Freed Sami al-Hajj returns to Doha

Al Jazeera cameraman who spent six years in Guantanamo is given rousing reception.

    Al-Hajj returns to Doha after more than six years in the US-run Guantanamo prison [Omar Chatriwala]

    "This is a great day in the history of Al Jazeera and free media. The effort of all who believed in Sami's cause and his innocence made this a great moment of joy and happiness."

     

    Support hailed

     
    Chatriwala quoted al-Hajj as saying on his arrival at the airport that the support he got was "a support for freedom of speech and free journalism".
     

    "By honouring me, Al Jazeera meant to honour all journalists," al-Hajj said.

     
    Al-Hajj later addressed around 200 people gathered at the airport grounds to celebrate his return with balloons and white doves.
     
    "Six years and seven months were stolen from my life in Guantanamo camp under torture and inhuman treatment by those who call themselves a democratic people," al-Hajj said.
     

    "This captivity has made me more steadfast in defending the values of truth and righteousness because people deserve to live with dignity.

     

    "We are all attached to the principles of freedom and peace. These are human principle and values that are dictated by international law by religious values and by principle all over the world."

     

    Asserting that "being a journalist is not a crime", al-Hajj said he would return to work at Al Jazeera, though Khanfar said in what role that would be is still being discussed.

     

    Al-Hajj said he has no problems with Americans and several of the guards at Guantanamo Bay became his friends.

     

    "It has been more than 2,500 days that I had been dreaming of this moment," al-Hajj said.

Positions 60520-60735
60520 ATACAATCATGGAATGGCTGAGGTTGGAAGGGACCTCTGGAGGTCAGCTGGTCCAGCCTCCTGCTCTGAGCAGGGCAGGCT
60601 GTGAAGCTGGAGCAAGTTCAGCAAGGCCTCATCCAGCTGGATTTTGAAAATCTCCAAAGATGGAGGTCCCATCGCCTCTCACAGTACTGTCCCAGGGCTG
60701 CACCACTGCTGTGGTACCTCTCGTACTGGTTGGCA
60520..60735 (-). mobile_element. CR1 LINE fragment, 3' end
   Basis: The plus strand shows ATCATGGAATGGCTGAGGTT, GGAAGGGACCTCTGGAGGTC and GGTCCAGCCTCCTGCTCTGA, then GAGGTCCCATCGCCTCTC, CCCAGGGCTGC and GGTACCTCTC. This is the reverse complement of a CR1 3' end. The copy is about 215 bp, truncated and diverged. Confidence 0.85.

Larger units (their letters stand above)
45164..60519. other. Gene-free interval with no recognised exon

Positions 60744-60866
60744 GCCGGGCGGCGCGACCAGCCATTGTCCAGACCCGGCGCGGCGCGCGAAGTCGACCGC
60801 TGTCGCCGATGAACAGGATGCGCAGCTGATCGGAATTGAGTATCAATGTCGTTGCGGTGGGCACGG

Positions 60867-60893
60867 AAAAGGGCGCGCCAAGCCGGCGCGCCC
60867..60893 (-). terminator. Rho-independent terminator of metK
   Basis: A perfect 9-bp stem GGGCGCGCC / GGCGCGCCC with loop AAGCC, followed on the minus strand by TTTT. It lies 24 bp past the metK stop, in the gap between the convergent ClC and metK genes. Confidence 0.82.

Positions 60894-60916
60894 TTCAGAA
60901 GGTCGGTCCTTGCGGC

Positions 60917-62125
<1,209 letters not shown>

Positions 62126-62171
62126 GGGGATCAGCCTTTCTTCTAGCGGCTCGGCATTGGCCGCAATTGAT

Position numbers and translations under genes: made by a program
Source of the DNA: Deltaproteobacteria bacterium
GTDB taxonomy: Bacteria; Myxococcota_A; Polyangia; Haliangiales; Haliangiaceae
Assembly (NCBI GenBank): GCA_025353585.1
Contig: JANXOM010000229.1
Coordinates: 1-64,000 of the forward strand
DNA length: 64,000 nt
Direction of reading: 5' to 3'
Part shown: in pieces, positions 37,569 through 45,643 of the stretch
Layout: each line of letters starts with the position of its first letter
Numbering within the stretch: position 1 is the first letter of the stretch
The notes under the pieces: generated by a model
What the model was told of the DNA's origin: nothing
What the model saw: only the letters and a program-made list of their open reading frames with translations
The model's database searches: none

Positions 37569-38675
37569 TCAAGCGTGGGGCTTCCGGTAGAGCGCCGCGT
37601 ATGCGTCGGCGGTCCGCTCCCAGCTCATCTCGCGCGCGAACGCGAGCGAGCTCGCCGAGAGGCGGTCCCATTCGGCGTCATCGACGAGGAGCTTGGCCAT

Al-Hajj was later driven to the Al Jazeera network's compound for a company reception, Chatriwala said.


    US imprisonment

     
    Al-Hajj was the only known journalist held at the US's Guantanamo Bay detention facility in Cuba, where he was never formally charged.
     
    He was arrested on the Pakistani border with Afghanistan in December of 2001 while trying to cover the US-led invasion, and was sent to Guantanamo in early 2002.
     

    Al-Hajj was welcomed by Khanfar and other
    senior Al Jazeera staff [Omar Chatriwala]

    After years of international outcry, al-Hajj was released to Khartoum, the capital of Sudan, his native country, from Guantanamo Bay on May 2.
     
    Al Jazeera and the Organisation of Sudanese Civil Aid held a ceremony at that time for him and two other freed Sudanese nationals entitled "Freedom Wedding".

    The ceremony was attended among others by Mustafa Osman Ismail, adviser to Omar Hassan Bashir, the Sudanese president, and Khanfar.
     
    Al-Hajj has said that during his long captivity, he was subjected to various kinds of psychological and physical torture.

     

    This included US troops tearing and desecrating the Quran.

    He said that soldiers forced detainees in the camp to break Islamic fasts and often assaulted them.

     

    Interrogation sessions

     

    Al-Hajj said he was subjected to 130 interrogation sessions, 95 of them to probe the professional work he did for Al Jazeera.

     

    He accused the US administration of pressuring him to "betray" his profession and work as a spy.

    During his imprisonment, al-Hajj went on hunger strike for nearly 16 months to protest against his detention without trial and the treatment of the camp's detainees.

     

    The US administration denies any torture charges and has said that it doubts al-Hajj's credibility.

     

    Guantanamo Bay has been run by the US as a detention centre for "enemy combatants" and those considered a security threat since 2002.

     

    Although more than 500 prisoners have been released from the camp, about 250 people still remain at the detention facility.

    SOURCE: Al Jazeera and agencies


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